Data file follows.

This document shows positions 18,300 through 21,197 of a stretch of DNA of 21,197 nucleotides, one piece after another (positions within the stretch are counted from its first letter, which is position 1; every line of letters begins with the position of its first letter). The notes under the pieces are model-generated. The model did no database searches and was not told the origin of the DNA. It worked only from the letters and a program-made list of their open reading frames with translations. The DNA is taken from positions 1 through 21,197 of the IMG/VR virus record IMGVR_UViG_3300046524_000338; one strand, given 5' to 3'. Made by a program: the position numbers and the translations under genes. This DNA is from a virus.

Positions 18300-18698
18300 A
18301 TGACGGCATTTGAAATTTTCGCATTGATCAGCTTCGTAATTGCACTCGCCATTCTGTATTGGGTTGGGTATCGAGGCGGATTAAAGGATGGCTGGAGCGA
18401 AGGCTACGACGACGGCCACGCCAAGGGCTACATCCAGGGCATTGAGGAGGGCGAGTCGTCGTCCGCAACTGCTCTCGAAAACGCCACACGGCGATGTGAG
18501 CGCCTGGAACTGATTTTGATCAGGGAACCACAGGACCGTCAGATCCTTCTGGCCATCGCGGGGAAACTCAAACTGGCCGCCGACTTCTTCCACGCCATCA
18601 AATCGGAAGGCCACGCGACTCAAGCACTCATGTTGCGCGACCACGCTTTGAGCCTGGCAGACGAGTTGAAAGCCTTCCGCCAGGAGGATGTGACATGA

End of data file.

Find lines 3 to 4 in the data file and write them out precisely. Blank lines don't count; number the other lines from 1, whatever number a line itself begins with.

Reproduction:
18300 A
18301 TGACGGCATTTGAAATTTTCGCATTGATCAGCTTCGTAATTGCACTCGCCATTCTGTATTGGGTTGGGTATCGAGGCGGATTAAAGGATGGCTGGAGCGA